“My first act of political activism was when I was at Occidental College. As a 19-year-old, I got involved in the anti-apartheid movement back in 1979, 1980, because I was inspired by what was taking place in South Africa.” – Barack Obama
South Africa’s political history offers a striking example of using divestment to mobilise social change. The moral imperative to end apartheid injustices drove individuals and businesses across the world to sell off stocks from investment institutions and retirement and mutual funds from businesses linked to the South African government. Protest divestment movements from the 1960s through the 1980s galvanised American students to pressure their universities to divest their South African holdings. Many corporations heeded the divestment call. By 1990, more than 200 US companies, including UN bodies and the European community had severed ties with South Africa, resulting in a loss of $1 billion of investment.
Masses of South Africans mobilised against the apartheid regime, particularly in townships. Students played a profound role in the struggle, leading the uprisings of 1976 and proving to the world that learning institutions are hubs of revolutionary power. The social activism of both South African and US students helped to bring the apartheid government to its knees.
But what made the divestment so effective?
Protest divestment is a form of resistance in which stakeholders sell off assets from corporations in order to enact positive social change. The simple act of selling stock can effect real social change. In addition to using traditional forms of protest, many in the anti-apartheid movement called on universities to divest stocks from companies conducting business in South Africa. Boards of trustees for major universities, such as Occidental College, Harvard University and the University of California, voted to divest completely from South Africa. This generated negative publicity for those companies and contributed to the economic sanctions that were imposed on the country and the drastic weakening of the South African currency.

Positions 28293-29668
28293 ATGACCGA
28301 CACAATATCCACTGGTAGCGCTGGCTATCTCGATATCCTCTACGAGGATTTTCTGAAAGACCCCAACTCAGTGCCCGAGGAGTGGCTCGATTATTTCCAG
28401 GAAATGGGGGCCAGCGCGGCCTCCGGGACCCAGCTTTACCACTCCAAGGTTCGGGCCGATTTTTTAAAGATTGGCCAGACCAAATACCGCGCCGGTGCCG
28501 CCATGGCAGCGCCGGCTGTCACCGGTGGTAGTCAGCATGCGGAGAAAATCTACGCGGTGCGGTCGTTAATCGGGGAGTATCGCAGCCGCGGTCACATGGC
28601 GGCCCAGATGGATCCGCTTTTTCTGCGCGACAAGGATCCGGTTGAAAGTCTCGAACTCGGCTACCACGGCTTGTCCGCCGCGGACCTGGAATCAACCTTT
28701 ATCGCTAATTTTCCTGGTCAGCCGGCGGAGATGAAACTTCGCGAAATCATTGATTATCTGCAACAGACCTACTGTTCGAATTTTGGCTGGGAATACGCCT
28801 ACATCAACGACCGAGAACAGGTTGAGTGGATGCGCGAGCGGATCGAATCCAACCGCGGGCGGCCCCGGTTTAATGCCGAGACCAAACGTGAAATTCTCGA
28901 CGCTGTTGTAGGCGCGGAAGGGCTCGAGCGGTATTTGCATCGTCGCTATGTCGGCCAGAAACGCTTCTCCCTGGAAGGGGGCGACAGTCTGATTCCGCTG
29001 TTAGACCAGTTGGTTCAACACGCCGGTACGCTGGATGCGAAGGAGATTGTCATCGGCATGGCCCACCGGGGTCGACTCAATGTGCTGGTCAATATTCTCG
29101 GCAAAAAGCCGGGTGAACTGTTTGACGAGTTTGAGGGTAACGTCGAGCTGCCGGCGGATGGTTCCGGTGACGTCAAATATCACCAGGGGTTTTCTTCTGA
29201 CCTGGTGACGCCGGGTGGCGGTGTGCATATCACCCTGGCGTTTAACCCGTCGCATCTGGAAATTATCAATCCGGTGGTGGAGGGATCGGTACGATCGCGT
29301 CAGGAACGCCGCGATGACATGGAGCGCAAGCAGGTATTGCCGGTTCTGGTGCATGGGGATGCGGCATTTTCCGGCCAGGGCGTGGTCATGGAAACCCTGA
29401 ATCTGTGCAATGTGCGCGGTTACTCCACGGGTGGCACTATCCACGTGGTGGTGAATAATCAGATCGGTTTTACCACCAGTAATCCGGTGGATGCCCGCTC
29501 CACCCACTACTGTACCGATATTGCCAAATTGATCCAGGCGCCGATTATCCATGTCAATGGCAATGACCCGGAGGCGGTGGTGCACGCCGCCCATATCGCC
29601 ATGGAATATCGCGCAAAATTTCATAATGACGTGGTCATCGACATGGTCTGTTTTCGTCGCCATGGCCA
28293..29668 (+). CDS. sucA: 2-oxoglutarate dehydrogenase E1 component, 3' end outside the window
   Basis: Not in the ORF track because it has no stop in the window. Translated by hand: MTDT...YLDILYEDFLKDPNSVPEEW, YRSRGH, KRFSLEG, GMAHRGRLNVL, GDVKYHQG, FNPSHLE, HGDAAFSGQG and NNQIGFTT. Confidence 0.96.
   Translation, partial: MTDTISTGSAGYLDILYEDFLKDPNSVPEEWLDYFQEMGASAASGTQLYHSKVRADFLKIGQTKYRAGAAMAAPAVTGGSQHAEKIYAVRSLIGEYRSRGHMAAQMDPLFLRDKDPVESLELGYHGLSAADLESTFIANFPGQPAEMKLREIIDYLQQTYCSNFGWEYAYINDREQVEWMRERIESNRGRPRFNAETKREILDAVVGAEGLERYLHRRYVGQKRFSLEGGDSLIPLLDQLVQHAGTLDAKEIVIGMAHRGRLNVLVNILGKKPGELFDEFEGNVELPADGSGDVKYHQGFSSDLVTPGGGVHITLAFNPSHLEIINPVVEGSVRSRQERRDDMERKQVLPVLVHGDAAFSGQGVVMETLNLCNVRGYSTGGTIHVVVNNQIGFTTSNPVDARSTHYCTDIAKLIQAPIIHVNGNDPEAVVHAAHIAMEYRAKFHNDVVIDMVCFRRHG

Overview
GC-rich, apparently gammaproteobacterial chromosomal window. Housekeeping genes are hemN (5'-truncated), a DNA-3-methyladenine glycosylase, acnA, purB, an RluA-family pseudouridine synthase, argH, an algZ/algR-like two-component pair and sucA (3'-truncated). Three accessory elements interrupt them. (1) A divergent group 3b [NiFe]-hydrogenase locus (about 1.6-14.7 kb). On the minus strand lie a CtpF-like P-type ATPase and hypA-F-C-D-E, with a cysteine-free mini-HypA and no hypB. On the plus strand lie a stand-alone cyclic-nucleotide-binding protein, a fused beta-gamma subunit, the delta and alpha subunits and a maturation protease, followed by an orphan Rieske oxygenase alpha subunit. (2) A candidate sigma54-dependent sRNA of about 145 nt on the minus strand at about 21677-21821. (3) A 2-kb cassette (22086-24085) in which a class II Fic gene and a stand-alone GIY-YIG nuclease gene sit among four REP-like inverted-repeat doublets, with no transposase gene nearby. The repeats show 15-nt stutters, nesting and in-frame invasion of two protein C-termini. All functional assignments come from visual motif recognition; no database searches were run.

Nobel Peace Prize winner Archbishop Desmond Tutu advocated for divestment during the anti-apartheid struggle and does so today. He has called for an anti-apartheid-style boycott and divestment campaign against the fossil fuel industry for driving global warming.
Since December 2016, meetings have taken place between Divest-Invest and the Cape Town City Council. But there has been little progress. The City has not demonstrated local government leadership by freezing its investments in the fossil fuel industry and committing to selling off its current holdings within five years. Given that Cape Town is seeking to become more resource-efficient and resilient, it is hypocritical for the municipality to retain its investments in fossil fuels, which worsen the impact of climate change.
Cape Town’s current water crisis is an opportunity for the City to step up and show strong political will in halting catastrophic climate impacts. We are calling on Cape Town to join C40 Cities already leading the Fossil Fuel Divestment Movement. Over the past five years, global divestment commitments have exceeded $5 trillion in assets from 688 institutions and 58 399 individuals across 76 countries.
350Africa, together with partners, is building on the call started by Divest-Invest to establish a local group to ramp up pressure on the City of Cape Town to shift its investments and stand proud with nearly 100 other cities and local governments that have committed to divest from fossil fuels.
We are calling on the public to amplify this call. Apply pressure on the City by signing the petition, which makes clear demands for Cape Town to:
- Disclose the value of fossil fuel assets in the municipal budget
- Stop investing funds from the municipal budget in fossil fuel producers
- Divest current holdings in those companies over a five-year period.
It’s time for the City of Cape Town to be on the right side of history!